Drinking Water at Philmont

Date: Sun, 04 Aug 2002 22:59:37 -0400
From: John Sucher <jdsucher@alltel.net>
Subject: Re: [Philmont]: Was "Water Treatment"

I would like to make some comments on the discussion of water needs.
  1. Dehydration is and will always be a bigger problem than iatrogenic hyponatremia. Here in the south particularly we are starting football camps. We had several hospital visits and one rather severe admission with kidney failure- may well leave life long repercussions. Last year even at the pro level there was a death. We should know better, but it happens every year.
  2. Hyponatremia can be but is rarely life threatening IF recognized appropriately. Even doctors have often assumed that dehydration was the problem and made the matter worse by treating with IV solutions. On the trail look for even mild mental changes.
  3. The body has an amazing ability to correct the problems it encounters. In this case given a huge free water overload, the kidneys can produce up to 15 L of urine in a "normal" 70 kg person. (I stopped being normal sized a while back). All of the cases of hyponatremia leading to severe symptoms or death required someone to push fluids even more than this. Yes, it can be done but it requires hours to do. See next.
  4. Philmont- Most treks are simply not in the category to produce this problem. It requires several hours of CONTINUOUS and RIGOROUS exercise. Yes, I've been there three times, last in 2000 with a crew of antelopes. We hiked over a hundred miles and were always into our next camp by noon. The only longer day was when we side hiked Baldy and even that without packs was not that bad. Bottom line if you work the weather- get up early and he as much as possible in the cool of the day, this should not be a problem.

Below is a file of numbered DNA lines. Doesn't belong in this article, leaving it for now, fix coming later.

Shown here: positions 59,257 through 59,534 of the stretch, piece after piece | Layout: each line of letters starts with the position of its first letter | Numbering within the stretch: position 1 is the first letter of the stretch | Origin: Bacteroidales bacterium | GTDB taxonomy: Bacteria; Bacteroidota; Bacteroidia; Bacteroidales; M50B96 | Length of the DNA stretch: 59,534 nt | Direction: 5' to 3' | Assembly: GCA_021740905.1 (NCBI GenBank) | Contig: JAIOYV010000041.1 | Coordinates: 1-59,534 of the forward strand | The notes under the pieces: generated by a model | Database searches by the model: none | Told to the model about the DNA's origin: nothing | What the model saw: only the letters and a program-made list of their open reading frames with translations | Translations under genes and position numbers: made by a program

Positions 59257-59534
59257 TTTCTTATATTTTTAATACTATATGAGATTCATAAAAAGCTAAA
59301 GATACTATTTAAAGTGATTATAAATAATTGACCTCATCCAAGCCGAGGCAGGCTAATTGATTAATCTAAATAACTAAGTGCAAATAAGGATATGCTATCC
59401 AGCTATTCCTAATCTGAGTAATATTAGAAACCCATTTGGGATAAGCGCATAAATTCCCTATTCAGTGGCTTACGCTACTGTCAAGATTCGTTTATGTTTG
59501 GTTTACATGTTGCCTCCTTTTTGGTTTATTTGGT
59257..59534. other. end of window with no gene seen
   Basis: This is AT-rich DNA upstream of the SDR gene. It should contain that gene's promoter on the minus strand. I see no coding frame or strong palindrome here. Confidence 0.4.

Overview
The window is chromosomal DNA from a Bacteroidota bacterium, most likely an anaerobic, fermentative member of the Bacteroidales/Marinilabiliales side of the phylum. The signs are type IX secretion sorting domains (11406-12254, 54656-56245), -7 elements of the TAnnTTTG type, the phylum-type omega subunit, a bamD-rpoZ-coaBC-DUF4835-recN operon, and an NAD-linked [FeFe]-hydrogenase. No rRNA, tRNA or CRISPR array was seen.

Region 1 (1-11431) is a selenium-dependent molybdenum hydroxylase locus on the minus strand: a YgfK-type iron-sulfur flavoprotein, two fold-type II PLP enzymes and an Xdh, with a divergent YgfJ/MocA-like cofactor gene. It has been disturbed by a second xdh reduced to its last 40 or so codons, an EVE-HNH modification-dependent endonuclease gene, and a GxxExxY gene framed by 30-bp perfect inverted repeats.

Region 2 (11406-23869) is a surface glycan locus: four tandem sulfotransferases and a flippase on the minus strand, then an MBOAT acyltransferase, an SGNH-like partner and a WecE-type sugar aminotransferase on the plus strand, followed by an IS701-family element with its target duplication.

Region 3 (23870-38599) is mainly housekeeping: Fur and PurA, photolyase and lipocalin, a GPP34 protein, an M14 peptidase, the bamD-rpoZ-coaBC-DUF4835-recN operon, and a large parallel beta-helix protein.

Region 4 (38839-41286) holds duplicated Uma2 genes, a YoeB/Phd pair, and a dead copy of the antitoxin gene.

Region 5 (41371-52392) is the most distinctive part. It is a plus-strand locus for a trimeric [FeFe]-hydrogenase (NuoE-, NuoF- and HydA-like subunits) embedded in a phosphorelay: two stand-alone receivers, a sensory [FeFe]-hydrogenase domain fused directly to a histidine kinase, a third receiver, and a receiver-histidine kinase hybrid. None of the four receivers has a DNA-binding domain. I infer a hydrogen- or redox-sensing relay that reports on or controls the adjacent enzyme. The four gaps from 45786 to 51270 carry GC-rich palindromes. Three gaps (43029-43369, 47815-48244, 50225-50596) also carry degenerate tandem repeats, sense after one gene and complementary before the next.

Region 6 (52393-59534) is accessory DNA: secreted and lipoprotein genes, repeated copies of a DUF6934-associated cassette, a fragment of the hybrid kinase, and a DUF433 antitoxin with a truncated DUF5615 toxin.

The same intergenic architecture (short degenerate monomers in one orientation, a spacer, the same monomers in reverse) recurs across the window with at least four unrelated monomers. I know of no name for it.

5. "Knowing yourself"- Be very careful with this one as there are many changes that can occur with altitude, hormonal changes, medications, " minor" concurrent illnesses, thyroid status, quantity and quality of food intake, temperature and humidity to name a few. One of the simplest that is taught, and part of the reason for pushing water in the first place is that thirst IS NOT a good indicator of water needs. It is true that as you gain experience in a variety of settings that you will better be able to interpret what your needs were, then put that in context with what other changes may be going on.
  6. Decontamination- Here you are looking at systems that in some way will take care of any nasties that are there. The first rule is always dilution is the solution to pollution. This means that the more CLEAN water you can use to wash and rinse will reduce the contaminant load- whether viruses, giardia, or anything. If the part can be placed IN boiling water and left there for long enough to heat the areas where the critters are, this is best- requires at least 160 degrees. A follow up rinse with a polar pure treated water would also help. If the contamination were severe you may want to make a very concentrated solution with your polar pure- 2 capfuls/pint to rinse with.

John Sucher, MD
SM, Troop 69

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